Keeping your arms in the water up to your elbows, cup your hands and paddle through the water. Try to keep the rest of your body still, as body motion makes it difficult to maneuver the surfboard and tires you out.

The scariest thing for many beginners learning how to surf is when the first wave approaches as they're paddling out. This is nothing to worry about once you have a few techniques down to get through it. There are several ways to get through an incoming set of waves. The easiest is to simply push up when you're approached by a small wave, letting the water pass between you and the board.

For larger waves, use the duck dive. Paddle toward the wave until the last possible moment, then grip the rails (sides) of your surfboard and push the nose of your board underneath the wave. At the same time, push the tail of your board down with your foot. The wave will pass over you and you'll pop up the other side. If your surfboard is too big for a duck dive, or if you're not yet comfortable with it, you may want to try a turtle roll. This involves rolling the surfboard over, so that it is upside down with your body still pressed against it. Kick as the wave passes over you to avoid being swept back to shore.

Surfing the Waves

Now you're ready to start surfing. If you're at a beach with a lot of whitewater, practice surfing that first, making sure there aren't lots of rocks underneath that could hurt you or your surfboard. Wade out to where the whitewater is beginning to break, and lie on your board. Try riding a few on your stomach to get a feel for timing. You want to pay attention to the moment that you feel the wave take the surfboard-eventually that is when you'll stand up. After you've mastered the timing of the waves, try the pop-up that you perfected on the beach. Keep your body centered on the board and your hips low. If you feel yourself starting to slip off the surfboard at any point, hop off the back. You'll be safe from your surfboard should a wave pummel you both. Whenever you're surfacing after a fall, come up with your hands first to protect your head from other surfers or your own board.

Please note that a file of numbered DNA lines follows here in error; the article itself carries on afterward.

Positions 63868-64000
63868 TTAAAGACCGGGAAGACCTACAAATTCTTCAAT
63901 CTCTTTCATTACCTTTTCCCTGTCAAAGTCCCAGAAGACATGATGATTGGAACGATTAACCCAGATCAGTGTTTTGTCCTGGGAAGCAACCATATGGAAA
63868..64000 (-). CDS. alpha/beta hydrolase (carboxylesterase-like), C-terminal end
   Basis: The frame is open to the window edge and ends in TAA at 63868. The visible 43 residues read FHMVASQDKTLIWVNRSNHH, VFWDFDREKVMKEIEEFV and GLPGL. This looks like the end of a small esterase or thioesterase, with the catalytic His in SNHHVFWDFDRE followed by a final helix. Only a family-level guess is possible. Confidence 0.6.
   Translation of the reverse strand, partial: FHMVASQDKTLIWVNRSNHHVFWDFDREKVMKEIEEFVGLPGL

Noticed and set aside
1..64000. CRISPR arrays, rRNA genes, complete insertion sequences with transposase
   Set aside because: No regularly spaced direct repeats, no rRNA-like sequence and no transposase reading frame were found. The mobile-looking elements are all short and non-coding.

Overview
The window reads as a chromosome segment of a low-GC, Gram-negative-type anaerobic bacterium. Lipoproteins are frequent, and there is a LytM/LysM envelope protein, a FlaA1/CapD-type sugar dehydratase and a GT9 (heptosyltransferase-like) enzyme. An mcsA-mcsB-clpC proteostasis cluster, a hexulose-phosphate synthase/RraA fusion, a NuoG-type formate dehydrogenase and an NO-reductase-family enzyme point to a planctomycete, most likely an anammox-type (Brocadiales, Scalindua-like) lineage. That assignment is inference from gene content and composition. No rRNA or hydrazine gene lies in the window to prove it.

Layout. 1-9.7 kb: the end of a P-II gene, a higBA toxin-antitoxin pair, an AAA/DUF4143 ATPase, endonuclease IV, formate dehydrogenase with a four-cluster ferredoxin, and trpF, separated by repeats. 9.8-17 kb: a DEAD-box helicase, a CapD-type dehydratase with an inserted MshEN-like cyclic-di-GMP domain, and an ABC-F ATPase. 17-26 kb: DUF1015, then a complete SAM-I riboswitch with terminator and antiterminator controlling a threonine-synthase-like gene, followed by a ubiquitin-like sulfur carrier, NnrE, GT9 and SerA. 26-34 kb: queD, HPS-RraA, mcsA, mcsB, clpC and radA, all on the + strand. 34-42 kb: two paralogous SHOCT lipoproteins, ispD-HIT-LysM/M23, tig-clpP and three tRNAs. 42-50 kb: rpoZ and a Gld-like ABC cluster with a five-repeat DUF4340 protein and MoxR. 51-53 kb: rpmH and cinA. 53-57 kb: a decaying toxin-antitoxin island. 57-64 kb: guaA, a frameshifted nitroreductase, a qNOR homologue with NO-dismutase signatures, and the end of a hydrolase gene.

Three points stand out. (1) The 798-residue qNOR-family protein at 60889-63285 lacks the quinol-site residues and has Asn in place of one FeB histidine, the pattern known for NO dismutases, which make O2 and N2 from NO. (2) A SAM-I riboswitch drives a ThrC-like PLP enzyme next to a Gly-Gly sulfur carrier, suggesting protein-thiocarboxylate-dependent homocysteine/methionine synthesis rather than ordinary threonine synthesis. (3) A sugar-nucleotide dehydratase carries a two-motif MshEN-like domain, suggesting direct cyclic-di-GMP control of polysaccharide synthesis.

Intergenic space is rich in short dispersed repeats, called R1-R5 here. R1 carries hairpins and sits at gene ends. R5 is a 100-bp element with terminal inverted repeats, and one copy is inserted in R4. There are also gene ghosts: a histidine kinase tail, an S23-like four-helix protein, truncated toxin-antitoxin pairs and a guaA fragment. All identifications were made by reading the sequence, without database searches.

You're finally ready to paddle into the lineup. Look for a spot that's not too crowded, but that has waves breaking consistently. You can look for the ripple in the water that signals the formation of a wave and sit a little closer to shore than that, or you can cheat and paddle out approximately as far as the rest of the surfers in the water. Keep in mind that the longer your surfboard is, the farther out you can be. This is because a longboard can pick up a small wave easier than a short board.

Once you've settled into a spot, keep your eyes open for your wave. Avoid other surfers already on a wave, especially while you're new to the sport and learning about right of way. When it's your time, turn your surfboard to face the shore. You can do this with an eggbeater move, which involves pulling up the front of your board with your hands and moving one leg in the water like an egg beater to spin. Now start paddling until the wave approaches and you feel it take your surfboard. Once that happens, it's time for the pop-up. This may take several tries, but don't get discouraged. The feeling of riding a wave is unparalleled, and well worth the tumbles you may take along the way.